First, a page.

Street food trucks are a cheap, exciting way of serving food that is bang on trend – so what are diners queueing up for? Richard McComb reports
It’s free-wheeling, informal, eclectic and, above all, packed with flavour. Street food has become one of the most successful and influential styles of cooking in the UK, and it has happened at a dizzying pace. In fact, the first British Street Food Awards were held as recently as 2010, shaking off the sector’s reputation for – in its organiser’s words – “cheap sausages and over-fried onions.”
The ripples from this young movement, fuelled by its hip, inclusive credentials and exciting global influences, are now seen industry-wide, and this was underlined in April when one of the country’s top street food exponents cooked alongside two Michelin-starred chefs in a food truck. Lee Desanges, winner of the Best of the Best at the 2016 British Street Food Awards, was joined by Luke Tipping, chef-director of Simpsons in Birmingham, and Simon Hulstone, chef-proprietor of the Elephant in Torquay, at University College Birmingham. The three chefs delivered a menu comprising chicken wings in hot sauce, pig’s head bon bons with apple, cassia and oregano, and a rich chocolate torte, with all the dishes incorporating Tellicherry black pepper.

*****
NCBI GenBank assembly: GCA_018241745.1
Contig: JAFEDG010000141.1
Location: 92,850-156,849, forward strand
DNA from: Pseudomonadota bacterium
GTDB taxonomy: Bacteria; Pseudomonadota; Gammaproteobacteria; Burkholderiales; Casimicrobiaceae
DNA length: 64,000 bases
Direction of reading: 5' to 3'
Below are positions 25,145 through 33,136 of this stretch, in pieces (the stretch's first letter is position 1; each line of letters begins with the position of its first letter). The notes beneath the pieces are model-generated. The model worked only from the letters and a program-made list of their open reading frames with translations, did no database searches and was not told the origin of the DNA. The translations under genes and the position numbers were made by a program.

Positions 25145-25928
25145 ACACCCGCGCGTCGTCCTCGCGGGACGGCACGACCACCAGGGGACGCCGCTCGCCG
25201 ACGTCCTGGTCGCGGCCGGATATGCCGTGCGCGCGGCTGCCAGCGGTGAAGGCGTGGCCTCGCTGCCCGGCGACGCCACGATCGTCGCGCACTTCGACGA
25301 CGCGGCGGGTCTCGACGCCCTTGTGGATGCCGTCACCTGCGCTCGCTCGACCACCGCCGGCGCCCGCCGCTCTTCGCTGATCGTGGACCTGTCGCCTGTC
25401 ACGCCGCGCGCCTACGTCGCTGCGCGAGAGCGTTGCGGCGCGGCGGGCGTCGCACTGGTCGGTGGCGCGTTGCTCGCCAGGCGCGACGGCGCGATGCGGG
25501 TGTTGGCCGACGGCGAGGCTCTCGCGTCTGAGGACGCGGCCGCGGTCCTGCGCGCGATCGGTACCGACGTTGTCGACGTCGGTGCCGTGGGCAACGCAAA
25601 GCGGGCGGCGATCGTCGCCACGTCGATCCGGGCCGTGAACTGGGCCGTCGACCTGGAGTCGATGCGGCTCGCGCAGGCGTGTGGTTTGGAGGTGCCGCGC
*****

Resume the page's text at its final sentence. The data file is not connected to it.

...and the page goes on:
A street food report commissioned by Santa Maria Foodservice in 2016 found the sector to be in good health. The research, based on interviews with customers at four street food markets, found that one in four eat street food two to three times a week and the vast majority (87%) is eaten for lunch. The average spend is £6.50, although a quarter shell out more than £8. Crucially, 94% plan to maintain or increase the amount of street food they consume in 2017. More than half of consumers say street food has increased their interest in spicy dishes, and in ascending order, the top three slots belong to Mexican, Caribbean and Chinese food.
Desanges, who trades as Baked in Brick, says it is vital to stand out. He practises what he preaches by cooking marinated chicken tikka skewers over a charcoal barbecue fitted under the bonnet of a 1964 Mini Cooper. “People buy with their eyes first,” he says. “If you have a dirty, mediocre gazebo, it’s boring – you need to be quirky. With street food, you can do some mad stuff and that is what people want. They want to come and have a bit of an experience.”